|Publication number||US5228395 A|
|Application number||US 07/725,528|
|Publication date||Jul 20, 1993|
|Filing date||Jul 3, 1991|
|Priority date||Sep 21, 1990|
|Publication number||07725528, 725528, US 5228395 A, US 5228395A, US-A-5228395, US5228395 A, US5228395A|
|Original Assignee||Welcome Dairy, Inc.|
|Export Citation||BiBTeX, EndNote, RefMan|
|Patent Citations (15), Classifications (7), Legal Events (3)|
|External Links: USPTO, USPTO Assignment, Espacenet|
This is a division of co-pending application Ser. No. 07/586,258 filed Sep. 21, 1990, entitled "CHEESE PROCESSING METHOD AND APPARATUS", which is now U.S. Pat. No. 5,077,021.
This invention relates to process cheese and more particularly to a method and apparatus for molding process cheese into uniform rectangular columns.
The production of process cheese involves the heating of natural cheese and emulsification with alkaline salts. Process cheese is normally sold in three forms. These include slices, five-pound loafs, and bulk sizes which can be cut into consumer sizes. The largest size block of process cheese which is normally produced is about 40 pounds and has a volume of about 1,000 cubic inches. This is about the maximum size block of process cheese that can be molded and still be sufficiently cooled. If process cheese is not cooled rapidly enough, it develops a brownish appearance or other discoloration.
The most common practice is to mold process cheese into a form consisting of corrugated paper with an inner plastic liner. Rounded corners frequently result because the plastic liner seldom adheres perfectly to the inside of the corrugated paper form. In addition, the corrugated form has a tendency to bulge due to the heat and the mass of the cheese. Also, the surface of the cheese block tends to be relatively irregular as a result of the fact that as process cheese cools, air bubbles trapped when the cheese is agitated during the manufacturing process rise to the surface. Because marketing requires that the cheese block be relatively square, these bulges and irregularities, amounting to about 10 percent of the cheese block, must be trimmed. Since only about half of this trim can be reworked into the cheese-making process, substantial wastage results.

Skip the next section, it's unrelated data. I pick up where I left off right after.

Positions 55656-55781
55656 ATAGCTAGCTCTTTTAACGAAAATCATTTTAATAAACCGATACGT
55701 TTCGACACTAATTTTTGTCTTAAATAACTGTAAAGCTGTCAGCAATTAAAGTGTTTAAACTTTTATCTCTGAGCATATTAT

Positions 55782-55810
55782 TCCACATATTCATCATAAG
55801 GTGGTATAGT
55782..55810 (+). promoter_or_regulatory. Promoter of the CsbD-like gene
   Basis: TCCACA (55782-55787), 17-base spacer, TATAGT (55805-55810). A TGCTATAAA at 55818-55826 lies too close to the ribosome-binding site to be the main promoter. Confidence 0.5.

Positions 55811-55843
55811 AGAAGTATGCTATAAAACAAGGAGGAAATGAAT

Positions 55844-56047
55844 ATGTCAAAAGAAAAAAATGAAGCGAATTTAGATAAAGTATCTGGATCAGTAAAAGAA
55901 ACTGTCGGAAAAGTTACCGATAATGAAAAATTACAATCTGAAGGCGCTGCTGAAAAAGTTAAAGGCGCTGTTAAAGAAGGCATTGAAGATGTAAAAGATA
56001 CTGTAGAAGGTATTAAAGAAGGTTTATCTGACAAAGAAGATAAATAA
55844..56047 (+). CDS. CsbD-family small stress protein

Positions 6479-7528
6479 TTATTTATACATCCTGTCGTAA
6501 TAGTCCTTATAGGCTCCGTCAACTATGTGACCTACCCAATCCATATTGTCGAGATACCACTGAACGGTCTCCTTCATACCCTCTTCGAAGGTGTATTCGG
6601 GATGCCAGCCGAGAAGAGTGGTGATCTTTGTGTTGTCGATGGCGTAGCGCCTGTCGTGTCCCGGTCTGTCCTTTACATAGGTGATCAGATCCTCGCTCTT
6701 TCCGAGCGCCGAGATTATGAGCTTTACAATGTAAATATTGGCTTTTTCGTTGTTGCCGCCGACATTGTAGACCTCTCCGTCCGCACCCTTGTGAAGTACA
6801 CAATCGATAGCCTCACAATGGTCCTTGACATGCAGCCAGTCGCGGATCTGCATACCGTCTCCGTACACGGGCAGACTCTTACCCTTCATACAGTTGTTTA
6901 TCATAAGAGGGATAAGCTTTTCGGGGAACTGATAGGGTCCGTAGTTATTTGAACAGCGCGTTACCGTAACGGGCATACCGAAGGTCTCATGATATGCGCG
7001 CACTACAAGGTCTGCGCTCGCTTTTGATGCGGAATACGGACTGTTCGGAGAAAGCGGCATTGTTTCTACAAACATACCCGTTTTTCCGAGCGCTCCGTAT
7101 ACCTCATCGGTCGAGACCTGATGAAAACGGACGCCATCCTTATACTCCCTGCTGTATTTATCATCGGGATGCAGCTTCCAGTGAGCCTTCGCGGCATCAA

It is an object of the invention to provide a new and improved process and apparatus for molding process cheese.
Another object of the invention is to provide a method and apparatus for molding process cheese wherein the amount of trim wastage is substantially reduced.
A further object of the invention is to provide a method and apparatus for molding process cheese wherein wastage is substantially reduced.
Yet another object of the invention is to provide a method and apparatus for molding process cheese wherein relatively uniform rectangular cheese blocks can be produced with a minimum of trimming.
A still further object of the invention is to provide a method and apparatus for molding process cheese wherein relatively larger blocks of cheese can be produced than with existing molding methods.
These and other objects and advantages of the present invention will become more apparent from the detailed description thereof taken with the accompanying drawings.
FIG. 1 is a perspective view showing the mold in accordance with the preferred embodiment of the invention;
FIG. 2 shows a cardboard liner used with the mold shown in FIG. 1; and
FIG. 3 illustrates the cardboard covered process cheese columns after the completion of the molding operation.
FIG. 1 shows the preferred embodiment of the form 10 in which the method according to the invention is practiced. Those skilled in the art will appreciate that modifications in the illustrated form may be made without deviating from the inventive concept.
The form 10 includes a plurality of spaced apart rows 11 of vertically-oriented, rectangular in cross section mold cavities 12. While five rows 11 of mold cavities 12 are illustrated and while three mold cavities 12 in each row are shown, it will be appreciated that any convenient number may be employed.
Each row 11 is formed by a pair of identical, rectangular side panels 14 and 15 and a plurality of substantially identical partitions 16. As seen in FIG. 1, the partitions 16 all have a length equal to the height of the panels 14 and 15 and identical widths. In addition, the partitions are arranged in parallel, spaced apart relation between the panels 15 and 16, with two partitions 16 defining the ends of each row and two intermediate partitions 16 separating the individual mold cavities. The partitions 16 are all arranged parallel to each other and maintain the panels in a parallel, spaced apart relation to define a plurality of elongate mold cavities 12 which are rectangular in cross section.